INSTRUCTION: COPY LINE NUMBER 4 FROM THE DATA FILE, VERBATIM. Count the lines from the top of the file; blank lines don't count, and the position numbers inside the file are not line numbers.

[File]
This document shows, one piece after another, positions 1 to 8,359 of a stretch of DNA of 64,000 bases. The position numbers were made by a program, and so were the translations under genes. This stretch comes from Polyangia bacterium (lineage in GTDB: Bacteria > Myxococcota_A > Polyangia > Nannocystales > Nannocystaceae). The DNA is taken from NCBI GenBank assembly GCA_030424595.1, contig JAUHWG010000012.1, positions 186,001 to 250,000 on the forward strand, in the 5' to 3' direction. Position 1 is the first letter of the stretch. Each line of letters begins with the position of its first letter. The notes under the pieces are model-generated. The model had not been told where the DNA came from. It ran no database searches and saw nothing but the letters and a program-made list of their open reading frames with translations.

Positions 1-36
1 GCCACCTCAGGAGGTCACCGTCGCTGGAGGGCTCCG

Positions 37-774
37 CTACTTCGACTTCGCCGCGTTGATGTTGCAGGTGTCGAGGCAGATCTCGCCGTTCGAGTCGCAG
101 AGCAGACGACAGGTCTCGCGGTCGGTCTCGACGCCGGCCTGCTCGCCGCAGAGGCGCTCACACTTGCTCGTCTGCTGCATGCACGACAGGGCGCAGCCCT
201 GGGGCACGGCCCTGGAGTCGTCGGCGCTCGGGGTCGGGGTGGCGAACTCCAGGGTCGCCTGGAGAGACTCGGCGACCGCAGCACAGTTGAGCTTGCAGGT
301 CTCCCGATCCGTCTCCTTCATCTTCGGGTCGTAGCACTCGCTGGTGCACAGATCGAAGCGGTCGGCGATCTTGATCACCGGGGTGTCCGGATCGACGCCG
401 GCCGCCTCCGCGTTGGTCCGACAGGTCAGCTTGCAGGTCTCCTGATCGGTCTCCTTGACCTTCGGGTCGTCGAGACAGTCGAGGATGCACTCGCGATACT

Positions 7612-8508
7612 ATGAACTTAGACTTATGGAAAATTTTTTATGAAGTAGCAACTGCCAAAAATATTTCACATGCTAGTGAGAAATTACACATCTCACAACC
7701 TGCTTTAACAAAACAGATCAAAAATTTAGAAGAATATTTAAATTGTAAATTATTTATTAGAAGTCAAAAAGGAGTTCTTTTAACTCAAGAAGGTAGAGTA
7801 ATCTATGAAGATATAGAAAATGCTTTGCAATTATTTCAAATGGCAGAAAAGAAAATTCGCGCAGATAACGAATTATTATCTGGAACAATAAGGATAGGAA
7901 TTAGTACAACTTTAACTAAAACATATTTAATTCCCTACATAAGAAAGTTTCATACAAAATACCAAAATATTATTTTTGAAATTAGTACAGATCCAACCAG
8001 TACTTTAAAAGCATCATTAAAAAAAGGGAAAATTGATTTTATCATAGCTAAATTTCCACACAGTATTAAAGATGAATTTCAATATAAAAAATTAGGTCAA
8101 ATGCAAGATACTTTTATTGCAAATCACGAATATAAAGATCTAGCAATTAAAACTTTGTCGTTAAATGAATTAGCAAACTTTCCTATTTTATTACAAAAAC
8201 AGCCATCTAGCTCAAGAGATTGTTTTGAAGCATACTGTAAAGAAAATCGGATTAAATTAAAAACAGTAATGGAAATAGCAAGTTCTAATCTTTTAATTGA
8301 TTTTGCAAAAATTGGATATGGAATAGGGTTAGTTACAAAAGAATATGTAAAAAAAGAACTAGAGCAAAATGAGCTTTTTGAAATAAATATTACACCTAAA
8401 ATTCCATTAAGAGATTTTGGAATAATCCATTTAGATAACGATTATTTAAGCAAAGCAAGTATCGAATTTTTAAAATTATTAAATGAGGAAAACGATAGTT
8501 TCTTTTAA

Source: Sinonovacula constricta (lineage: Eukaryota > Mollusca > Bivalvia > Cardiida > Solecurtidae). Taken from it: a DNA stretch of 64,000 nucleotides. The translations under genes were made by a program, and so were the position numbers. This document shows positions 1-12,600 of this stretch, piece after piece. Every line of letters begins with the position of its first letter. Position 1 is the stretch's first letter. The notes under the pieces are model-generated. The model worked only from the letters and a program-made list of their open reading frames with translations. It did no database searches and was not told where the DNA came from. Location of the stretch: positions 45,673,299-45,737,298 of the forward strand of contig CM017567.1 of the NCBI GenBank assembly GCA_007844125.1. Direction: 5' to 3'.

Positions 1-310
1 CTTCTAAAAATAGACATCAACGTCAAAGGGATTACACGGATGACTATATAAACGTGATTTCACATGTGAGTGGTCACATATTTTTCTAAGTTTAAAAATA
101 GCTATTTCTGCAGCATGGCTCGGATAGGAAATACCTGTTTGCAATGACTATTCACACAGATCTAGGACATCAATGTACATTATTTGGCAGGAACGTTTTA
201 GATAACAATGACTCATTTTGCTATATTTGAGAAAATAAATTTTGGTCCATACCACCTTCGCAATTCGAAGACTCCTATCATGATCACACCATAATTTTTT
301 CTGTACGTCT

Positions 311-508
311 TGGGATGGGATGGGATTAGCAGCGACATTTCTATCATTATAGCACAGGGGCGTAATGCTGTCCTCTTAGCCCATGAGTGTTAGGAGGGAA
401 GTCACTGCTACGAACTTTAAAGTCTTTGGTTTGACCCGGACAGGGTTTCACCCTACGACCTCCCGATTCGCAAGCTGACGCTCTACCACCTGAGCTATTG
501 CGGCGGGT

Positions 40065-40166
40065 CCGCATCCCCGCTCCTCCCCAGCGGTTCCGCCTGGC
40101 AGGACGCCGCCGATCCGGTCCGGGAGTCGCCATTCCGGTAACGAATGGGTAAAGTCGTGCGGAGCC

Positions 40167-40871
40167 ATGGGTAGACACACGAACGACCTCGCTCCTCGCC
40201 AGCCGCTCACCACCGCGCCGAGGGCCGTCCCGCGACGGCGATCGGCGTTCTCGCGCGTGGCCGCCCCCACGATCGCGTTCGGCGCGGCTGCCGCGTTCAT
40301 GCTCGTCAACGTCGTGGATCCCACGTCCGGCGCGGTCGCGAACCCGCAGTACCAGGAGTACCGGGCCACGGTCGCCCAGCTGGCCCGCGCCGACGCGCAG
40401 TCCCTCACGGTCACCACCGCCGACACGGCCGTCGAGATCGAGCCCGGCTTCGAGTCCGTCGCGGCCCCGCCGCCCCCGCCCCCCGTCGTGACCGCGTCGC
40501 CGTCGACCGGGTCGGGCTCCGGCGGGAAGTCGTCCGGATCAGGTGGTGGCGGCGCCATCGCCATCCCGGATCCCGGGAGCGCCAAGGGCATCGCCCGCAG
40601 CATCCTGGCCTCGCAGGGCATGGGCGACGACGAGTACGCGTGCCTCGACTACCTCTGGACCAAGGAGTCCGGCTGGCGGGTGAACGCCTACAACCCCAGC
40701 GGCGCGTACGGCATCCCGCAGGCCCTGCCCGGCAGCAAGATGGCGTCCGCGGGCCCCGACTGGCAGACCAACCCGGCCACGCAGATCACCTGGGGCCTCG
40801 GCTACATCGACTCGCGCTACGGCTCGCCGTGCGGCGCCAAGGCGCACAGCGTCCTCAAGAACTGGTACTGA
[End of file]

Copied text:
Positions 37-774